One really important thing to note is that generating narratives is a way to allow children to use their own cultural and linguistic experiences to tell a personal story. Story retell relies on memory and story grammar elements that might not be the focus for all cultures. Generating a story will naturally increase the cultural connection and keep in mind cultural differences between SLPs and their students. Interestingly, one study found that Black children had better story grammar usage when generating narratives, as opposed to retelling narratives (Kimmons, 2020). Basically, generating a story is a truer representation of a child’s story telling abilities than retell.
My Creating Narratives product includes real pictures to help your students get started with their story idea – and I include diverse people of a variety of races and cultures in my materials to make sure they are culturally relevant to all of my students!
There are a TON of goal suggestions in my goal bank, but I’m highlighting the ones I usually use for narrative generation here:
I’ve also modified a few of my story retell goals to specifically apply to generating narratives:
My Creating Narratives product includes all of the visual support my students need, plus beautiful real pictures to stimulate some good narratives!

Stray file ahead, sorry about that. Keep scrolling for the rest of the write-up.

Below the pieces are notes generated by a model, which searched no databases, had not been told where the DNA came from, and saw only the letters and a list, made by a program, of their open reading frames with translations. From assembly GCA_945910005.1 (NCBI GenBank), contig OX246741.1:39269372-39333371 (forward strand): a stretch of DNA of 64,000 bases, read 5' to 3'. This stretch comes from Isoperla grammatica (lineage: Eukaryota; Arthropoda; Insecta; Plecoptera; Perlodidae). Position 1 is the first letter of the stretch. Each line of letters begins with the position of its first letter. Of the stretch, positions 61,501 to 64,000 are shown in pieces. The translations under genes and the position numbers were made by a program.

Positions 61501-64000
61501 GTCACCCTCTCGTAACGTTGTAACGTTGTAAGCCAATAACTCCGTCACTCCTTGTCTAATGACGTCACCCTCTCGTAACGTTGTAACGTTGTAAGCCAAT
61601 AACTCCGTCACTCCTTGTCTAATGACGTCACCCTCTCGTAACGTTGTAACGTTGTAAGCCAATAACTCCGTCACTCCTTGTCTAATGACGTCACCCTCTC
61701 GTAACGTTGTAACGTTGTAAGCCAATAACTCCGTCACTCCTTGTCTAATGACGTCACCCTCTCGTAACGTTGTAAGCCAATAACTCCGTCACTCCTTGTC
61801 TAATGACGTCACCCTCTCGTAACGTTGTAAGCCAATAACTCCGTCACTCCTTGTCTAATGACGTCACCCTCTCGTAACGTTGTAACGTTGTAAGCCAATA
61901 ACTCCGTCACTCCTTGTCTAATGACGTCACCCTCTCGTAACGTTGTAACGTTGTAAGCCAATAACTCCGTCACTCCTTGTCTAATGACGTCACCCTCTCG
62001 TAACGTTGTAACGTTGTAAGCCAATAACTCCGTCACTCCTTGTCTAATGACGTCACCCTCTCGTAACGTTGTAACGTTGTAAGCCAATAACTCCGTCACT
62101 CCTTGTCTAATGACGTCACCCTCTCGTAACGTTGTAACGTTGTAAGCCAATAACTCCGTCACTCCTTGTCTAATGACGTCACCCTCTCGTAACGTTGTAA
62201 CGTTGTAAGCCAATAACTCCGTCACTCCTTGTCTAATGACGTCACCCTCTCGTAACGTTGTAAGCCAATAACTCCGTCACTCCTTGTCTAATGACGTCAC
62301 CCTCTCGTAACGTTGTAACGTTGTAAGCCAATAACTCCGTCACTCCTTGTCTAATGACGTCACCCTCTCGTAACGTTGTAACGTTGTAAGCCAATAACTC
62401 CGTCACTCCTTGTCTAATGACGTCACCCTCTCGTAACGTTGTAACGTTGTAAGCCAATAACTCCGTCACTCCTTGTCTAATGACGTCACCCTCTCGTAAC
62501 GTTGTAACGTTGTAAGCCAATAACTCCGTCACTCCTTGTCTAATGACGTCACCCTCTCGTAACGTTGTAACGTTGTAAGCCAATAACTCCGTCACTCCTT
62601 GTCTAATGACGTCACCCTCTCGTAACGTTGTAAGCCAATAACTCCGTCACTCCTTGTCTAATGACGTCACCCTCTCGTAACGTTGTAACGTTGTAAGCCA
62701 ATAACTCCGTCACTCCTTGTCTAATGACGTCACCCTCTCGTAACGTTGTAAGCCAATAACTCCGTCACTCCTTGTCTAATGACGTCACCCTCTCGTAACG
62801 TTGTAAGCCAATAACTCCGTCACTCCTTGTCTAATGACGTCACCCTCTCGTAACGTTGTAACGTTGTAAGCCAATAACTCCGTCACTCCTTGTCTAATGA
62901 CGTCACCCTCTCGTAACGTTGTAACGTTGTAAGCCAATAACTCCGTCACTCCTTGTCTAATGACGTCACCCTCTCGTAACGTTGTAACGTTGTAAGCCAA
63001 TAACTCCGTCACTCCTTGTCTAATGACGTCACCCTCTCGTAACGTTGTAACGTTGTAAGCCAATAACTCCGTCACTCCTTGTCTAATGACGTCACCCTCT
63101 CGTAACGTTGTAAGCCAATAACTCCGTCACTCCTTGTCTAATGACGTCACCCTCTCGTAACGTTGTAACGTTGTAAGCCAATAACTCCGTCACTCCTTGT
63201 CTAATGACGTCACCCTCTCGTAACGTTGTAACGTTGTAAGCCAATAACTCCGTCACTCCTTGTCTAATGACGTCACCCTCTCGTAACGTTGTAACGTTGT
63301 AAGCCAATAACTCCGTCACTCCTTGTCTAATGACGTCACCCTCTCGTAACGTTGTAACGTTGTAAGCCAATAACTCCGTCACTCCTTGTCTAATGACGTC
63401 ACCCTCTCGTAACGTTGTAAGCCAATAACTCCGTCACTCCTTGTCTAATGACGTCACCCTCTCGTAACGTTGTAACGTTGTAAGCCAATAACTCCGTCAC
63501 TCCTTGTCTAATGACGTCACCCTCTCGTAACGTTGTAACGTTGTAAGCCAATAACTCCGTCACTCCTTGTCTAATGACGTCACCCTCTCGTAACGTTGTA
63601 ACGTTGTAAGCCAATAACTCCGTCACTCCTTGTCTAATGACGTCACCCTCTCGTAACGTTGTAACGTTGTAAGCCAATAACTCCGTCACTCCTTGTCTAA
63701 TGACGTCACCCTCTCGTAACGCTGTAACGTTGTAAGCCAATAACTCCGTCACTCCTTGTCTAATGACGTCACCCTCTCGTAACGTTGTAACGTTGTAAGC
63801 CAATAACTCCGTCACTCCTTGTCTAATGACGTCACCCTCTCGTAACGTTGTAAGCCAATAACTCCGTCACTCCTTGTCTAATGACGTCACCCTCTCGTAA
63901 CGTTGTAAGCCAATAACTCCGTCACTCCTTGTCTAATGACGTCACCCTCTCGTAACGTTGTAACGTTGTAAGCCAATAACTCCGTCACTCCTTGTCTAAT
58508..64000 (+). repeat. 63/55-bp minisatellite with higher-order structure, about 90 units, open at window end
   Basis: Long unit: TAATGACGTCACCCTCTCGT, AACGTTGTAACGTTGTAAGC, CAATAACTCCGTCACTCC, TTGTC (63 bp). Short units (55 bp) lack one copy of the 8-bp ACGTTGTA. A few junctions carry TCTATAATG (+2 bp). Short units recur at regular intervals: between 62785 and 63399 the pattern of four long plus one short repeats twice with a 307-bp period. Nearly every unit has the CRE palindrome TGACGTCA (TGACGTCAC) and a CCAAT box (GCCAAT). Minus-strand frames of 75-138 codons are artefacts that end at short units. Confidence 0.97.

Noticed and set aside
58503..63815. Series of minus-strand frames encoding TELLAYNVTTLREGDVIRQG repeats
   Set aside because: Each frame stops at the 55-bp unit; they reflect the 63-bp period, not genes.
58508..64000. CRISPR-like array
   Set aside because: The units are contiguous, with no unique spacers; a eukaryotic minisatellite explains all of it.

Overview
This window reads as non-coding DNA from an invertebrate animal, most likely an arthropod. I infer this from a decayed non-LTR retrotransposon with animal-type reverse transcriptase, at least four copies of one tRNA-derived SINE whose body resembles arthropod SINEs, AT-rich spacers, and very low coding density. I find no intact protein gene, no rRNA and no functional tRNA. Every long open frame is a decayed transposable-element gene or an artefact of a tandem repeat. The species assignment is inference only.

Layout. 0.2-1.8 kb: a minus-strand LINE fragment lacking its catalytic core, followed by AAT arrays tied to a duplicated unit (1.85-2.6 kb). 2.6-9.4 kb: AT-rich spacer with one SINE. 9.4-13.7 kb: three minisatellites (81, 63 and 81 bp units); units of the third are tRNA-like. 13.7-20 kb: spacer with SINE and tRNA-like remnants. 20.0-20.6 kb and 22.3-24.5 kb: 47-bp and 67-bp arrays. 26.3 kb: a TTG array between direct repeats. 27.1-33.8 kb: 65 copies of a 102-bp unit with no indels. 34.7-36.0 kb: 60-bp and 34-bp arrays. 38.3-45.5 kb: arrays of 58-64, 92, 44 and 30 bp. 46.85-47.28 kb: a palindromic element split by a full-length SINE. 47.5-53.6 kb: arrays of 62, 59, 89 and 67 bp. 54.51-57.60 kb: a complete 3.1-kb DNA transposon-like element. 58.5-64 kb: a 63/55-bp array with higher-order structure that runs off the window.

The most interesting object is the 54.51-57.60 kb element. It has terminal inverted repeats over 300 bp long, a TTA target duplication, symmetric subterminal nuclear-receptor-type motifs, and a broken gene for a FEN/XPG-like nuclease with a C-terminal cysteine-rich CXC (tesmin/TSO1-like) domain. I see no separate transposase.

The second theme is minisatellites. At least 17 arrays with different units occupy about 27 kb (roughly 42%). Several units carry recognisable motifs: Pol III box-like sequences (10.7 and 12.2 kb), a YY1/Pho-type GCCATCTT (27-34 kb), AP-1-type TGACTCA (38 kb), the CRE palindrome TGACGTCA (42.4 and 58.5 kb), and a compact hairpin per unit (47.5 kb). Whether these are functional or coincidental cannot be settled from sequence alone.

All right, you know why it’s important to work on narrative generation, you’ve assessed your student to find out what they need to work on and what their baseline levels are, you’ve written some awesome, measurable goals, and now you’re ready to get to work!
My intervention is based on 3 evidence-based strategies for creating narratives:
First, I directly teach story grammar elements (character, setting, problem, solution, etc.) using visuals and LOTS of examples. Talk about your kids’ favorite movies and the story grammar elements from those movies. Point out story grammar elements in picture books.
Later, when my students are generating a story, prompt them to include story grammar elements. Ask questions like “who is your story about?” or “what was the problem?” Use consistent visuals and refer to them often! My Creating Narratives product includes lots of visuals for story grammar elements, beginning/middle/end components, plot diagram, and vital transition words!